I observe that neurofeedback calms the emotional regulatory system down enough to see beyond immediate threat. Choices become clearer as ones thinking becomes less restricted by fear. Navigating through the swamps of emotion seems to become easier and happen faster with neurofeedback. Like watching a movie in fast-forward versus real time.

The most stubborn of all outside focus is child focus. The intense focus on a child distracts us from looking at all other relationships. The fear we experience about our children is like no other fear. They are, after all the continuation of our species when you look at it from a biological perspective. From a more human perspective, the love we have for our children is so great that we become blinded to seeing them functioning outside of us. We become so important to their success that when they fail, we fail. One mother I am thinking of, described being hooked up as taking time off from the habitual patterns of worry. Over time she saw how her fear of her sons failure was actually contributing to his lackadaisical and aimless attitude toward life. One might argue that talking about this process enough might be enough to shift, and I have no doubt it would be, but the speed at which she was able to decrease the fear and find space to focus on her life was notable. Her survival became less dependent on the success of her son, and the survival of her son became less important to ensuring her own survival. In Bowen theory this is differentiation of self.

My observations are clear to me; neurofeedback seems to assist in an individuals attempt at becoming a more clearly defined person to oneself and to those around them by decreasing the deep fear that pumps through us like blood pumping through veins. Using Bowen theory as a guiding principal has been a gift to me and undoubtedly to those I coach. It has been fascinating to observe how neurofeedback assists in the decrease of fear and subsequent increase in thoughtfulness. I believe neurofeedback and Bowen theory helps us see relationships for what they really are, an important addition to our lives, not as a means for our literal survival.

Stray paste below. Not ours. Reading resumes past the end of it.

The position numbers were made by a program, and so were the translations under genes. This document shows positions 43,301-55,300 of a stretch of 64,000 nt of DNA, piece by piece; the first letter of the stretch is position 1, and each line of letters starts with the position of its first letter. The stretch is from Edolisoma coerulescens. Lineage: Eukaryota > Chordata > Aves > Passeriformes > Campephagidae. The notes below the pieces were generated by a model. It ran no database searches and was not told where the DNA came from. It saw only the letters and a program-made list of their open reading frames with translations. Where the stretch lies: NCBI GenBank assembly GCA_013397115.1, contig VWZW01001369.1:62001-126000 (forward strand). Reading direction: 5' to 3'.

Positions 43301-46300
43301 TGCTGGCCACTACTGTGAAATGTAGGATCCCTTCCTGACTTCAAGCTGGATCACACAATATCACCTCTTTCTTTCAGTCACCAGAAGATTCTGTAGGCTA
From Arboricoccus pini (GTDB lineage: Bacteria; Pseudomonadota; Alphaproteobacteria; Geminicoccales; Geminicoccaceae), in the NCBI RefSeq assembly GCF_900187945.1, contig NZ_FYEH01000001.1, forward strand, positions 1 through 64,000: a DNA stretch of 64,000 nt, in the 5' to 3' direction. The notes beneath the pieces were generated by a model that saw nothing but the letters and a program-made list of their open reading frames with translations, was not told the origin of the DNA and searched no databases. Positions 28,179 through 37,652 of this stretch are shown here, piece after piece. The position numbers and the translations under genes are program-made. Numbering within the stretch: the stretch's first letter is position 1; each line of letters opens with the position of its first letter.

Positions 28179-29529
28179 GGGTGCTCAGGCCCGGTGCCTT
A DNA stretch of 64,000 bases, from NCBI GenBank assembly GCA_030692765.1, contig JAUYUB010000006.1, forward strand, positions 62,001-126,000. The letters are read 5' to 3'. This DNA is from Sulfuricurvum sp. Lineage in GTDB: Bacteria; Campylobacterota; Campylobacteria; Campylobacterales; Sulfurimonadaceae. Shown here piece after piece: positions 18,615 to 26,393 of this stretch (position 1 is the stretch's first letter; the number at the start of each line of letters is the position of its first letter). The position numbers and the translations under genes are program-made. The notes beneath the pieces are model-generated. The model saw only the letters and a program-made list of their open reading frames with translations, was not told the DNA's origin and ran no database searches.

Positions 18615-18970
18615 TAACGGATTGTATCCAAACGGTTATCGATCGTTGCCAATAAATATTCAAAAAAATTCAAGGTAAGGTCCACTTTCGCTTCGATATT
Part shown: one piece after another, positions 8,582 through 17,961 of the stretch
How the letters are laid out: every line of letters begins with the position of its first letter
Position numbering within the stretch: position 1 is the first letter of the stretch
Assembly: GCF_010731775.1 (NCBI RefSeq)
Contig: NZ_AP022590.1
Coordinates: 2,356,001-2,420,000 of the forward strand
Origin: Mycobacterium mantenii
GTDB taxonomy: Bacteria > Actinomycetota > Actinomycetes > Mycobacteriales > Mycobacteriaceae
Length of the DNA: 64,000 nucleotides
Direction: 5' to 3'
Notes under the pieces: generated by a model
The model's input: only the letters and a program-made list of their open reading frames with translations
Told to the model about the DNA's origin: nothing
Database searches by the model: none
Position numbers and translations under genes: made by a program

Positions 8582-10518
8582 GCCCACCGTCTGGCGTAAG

1 comment for "On Resiliency"

Vincent says:

As a 'user' of neurofeedback, what I have seen in me and others in my immediate family who have benefited from this technology is that one gets less overwhelmed with the usual events of daily life. The threshold of anxiety seems to have been lowered. There are less 'parasite voices' in one's head and therefore one is more able to look at a situation from a more objective standpoint. It is too early to recognize the longer term effect of this new way of being but I see how the statement about the new family set point makes sense. Certain multi-generational behavioral traits such as anger issues, 'faithfully' handed over by one generation to the next, to the next... seems to be suddenly stopped as in mid-air. As chaos theory is defined (http://en.wikipedia.org/wiki/Chaos_theory), one such (actually not so much) small change can lead, over time (across many years and even generations) to a significant difference, this case in functioning (all things being equal, which they seldom are).